8 posts • joined Tuesday 3rd January 2012 19:39 GMT
Connection Machine 5
With only the Cray-2 as a salute to high-end computing, I would like to add the Thinking Machines' CM-5. Corny dialog and dopey Jurassic Park graphics aside, the CM-5 *looked* like a supercomputer: http://en.wikipedia.org/wiki/Connection_Machine
Robbie? Close, but...
You missed the Super Computer in Robbie's second movie, "The Invisible Boy" (1957 - http://www.imdb.com/title/tt0050546/?ref_=fn_al_tt_1)
Movie computer? Check
Wants to take over the world? Check
Evil, manipulating POS? Check
Re: Move it to the cloud!
Maybe just the fact that it is physically saved is enough. Simulation is being done for other processors (see Altair), but these older machines, like the Bombe and Colossus at Bletchley, are unique unto themselves.
Personal note: As a high-school student I tried to save a decommissioned Univac SS80 ("Solid State 80") but was rejected by the IT dept director. I then tried to get the manuals and the compilers (FORTRAN II!), but was refused; "proprietary info" the director said. Two weeks later the machine was junked out back of the high school shop, having been ravaged for parts, lights, and wires. That machine was the last one Seymour Cray had "worked on" at Univac before moving on to CDC. The design was implemented in both transistors and "magnetic amplifiers" (whatever those were) as a side-by-side study; I am not sure but I think the production units used the mag amps. It used magnetic drum rather than cores. In its own way, a unique machine.
I have toyed with the idea of writing a simulator, but without the compiler or other code from the Masters (instruction placement on the drum to improve speed was an art), it would be a mostly useless exercise.
Why save it?!?
Why save this computer? Why would we save anything? Why save paintings, old potsherds from archeological sites, trophies from old games played decades ago, pictures from the 1900s, 78 RPM records (or old cylinder records for that matter), antique cars, boomerangs, spears, arrows, swords, cannons, baskets, houses in the Swiss Alps, the Spirit Of St Louis, the Spruce Goose, the Glamorous Glennis, the Enola Gay, the Queen Mary, the Eiffel Tower, Tower of London, the Great Wall of China, they Pyramids on Giza plateau, the Forbidden City in Beijing, Roman breastplates, amphorae, the Antikylera Mechanism, a bit of melted glass-like ground from the Trinity site, the stuffed pelt of the MGM Lion (saved in an attic in McPherson, Kansas), the Vasa from Sweden's seas, old sardine tins from a century ago, covered wagons from two centuries ago, steam locomotives, silent movies, signs from roads and inns and gas (petrol) stations that no longer exist, memorials on ancient battlefields and grave sites, books (and stone tablets and dried clay tablets) from people who died anywhere from decades to thousands of years ago and millions of other artifacts from humans around the globe? Why save any of that?!?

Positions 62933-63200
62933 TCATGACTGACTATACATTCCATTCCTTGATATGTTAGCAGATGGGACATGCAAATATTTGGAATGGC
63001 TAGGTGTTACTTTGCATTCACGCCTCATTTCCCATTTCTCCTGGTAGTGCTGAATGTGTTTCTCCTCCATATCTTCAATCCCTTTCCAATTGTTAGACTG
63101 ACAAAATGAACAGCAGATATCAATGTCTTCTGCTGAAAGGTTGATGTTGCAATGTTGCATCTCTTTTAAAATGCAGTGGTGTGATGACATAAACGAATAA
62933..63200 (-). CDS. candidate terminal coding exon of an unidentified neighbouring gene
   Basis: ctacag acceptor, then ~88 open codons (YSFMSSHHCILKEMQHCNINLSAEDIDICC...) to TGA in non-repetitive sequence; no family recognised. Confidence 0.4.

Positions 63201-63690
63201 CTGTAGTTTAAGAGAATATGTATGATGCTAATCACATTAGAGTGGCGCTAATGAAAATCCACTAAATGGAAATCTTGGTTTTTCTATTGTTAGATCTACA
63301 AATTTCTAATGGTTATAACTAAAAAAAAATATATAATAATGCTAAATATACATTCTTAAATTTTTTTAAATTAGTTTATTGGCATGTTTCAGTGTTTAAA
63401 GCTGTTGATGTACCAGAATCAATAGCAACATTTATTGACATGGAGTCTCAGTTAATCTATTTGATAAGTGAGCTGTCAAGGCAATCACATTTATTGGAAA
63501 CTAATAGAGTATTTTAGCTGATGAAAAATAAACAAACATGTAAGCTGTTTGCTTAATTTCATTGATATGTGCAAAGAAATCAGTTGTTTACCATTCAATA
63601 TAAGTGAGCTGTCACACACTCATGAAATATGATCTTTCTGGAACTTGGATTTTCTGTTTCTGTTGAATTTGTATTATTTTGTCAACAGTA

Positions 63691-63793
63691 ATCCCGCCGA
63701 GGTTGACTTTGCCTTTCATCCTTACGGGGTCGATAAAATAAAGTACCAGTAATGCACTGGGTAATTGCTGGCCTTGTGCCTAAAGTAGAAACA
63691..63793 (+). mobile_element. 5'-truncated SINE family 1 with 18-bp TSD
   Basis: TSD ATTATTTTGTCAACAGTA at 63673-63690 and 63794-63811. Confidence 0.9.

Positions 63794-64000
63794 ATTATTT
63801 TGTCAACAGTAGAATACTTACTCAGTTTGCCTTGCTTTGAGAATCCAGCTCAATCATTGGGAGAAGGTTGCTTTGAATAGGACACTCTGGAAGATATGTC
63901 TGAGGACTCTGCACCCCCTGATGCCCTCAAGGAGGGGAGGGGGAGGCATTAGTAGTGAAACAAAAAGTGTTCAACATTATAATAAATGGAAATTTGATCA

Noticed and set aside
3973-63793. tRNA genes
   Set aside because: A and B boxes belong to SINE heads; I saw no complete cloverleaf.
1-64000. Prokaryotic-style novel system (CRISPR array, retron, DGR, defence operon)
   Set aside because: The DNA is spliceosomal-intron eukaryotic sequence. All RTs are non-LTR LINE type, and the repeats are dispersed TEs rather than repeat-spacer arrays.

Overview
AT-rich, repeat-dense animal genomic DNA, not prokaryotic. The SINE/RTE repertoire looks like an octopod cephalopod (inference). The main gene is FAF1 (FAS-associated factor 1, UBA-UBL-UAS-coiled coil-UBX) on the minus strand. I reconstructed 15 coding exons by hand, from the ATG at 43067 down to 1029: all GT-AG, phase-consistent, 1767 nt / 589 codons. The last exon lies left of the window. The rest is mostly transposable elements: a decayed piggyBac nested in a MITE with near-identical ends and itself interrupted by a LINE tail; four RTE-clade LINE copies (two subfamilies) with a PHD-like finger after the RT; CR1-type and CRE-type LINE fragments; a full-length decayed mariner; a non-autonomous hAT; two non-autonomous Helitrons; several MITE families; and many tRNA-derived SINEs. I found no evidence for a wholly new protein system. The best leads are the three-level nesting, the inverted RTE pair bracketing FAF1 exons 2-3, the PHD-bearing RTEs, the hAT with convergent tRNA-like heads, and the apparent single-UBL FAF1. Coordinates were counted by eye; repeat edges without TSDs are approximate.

Because, you moron, without knowing where we came from we cannot know where we are going. Because reflections from the past illuminate our present and, in so doing, our future. Because we can easily forget that, even though some ideas are old, it does not make them any less ingenious or, in fact, *relevant*.
Do we need to save the eggshells from this morning's breakfast? Probably not. A computer from the 60's? *DEFINITELY*!
Maybe "the new open" projects like Openstack or the Raspberry Pi are the beginning of a successful "indie tech" movement. Maybe not; market changes like that take decades, and it is far too early to call it.
Well, maybe, but we have seen markets (and titans) sink faster than that. In the mid 80s, DEC was the company that could do no wrong. By the early 90's it was dead (along with the "minicomputer" market). IBM skated dangerously close to the end of the "big iron" market. (I'm not sure how "big iron" lived through that period, and with the "cloud" we may be heading for another "big iron" test).
Markets can and have changed radically just about overnight. It only takes a few innovations to break to the old market model.
Thrust for 3 engines...
Doesn't look right. Why would the thrust curve for 3 engines look identical to that for the single engine case? Plotting fubar is my guess (the times 3 is taken account of in the other curves?).
Also, while weight goes up, drag seems overly pessimistic (50% increase?) since that is controlled by the design around the engine fairings.
I dunno, though - I'm a simple software engineer, not a rocket surgeon.
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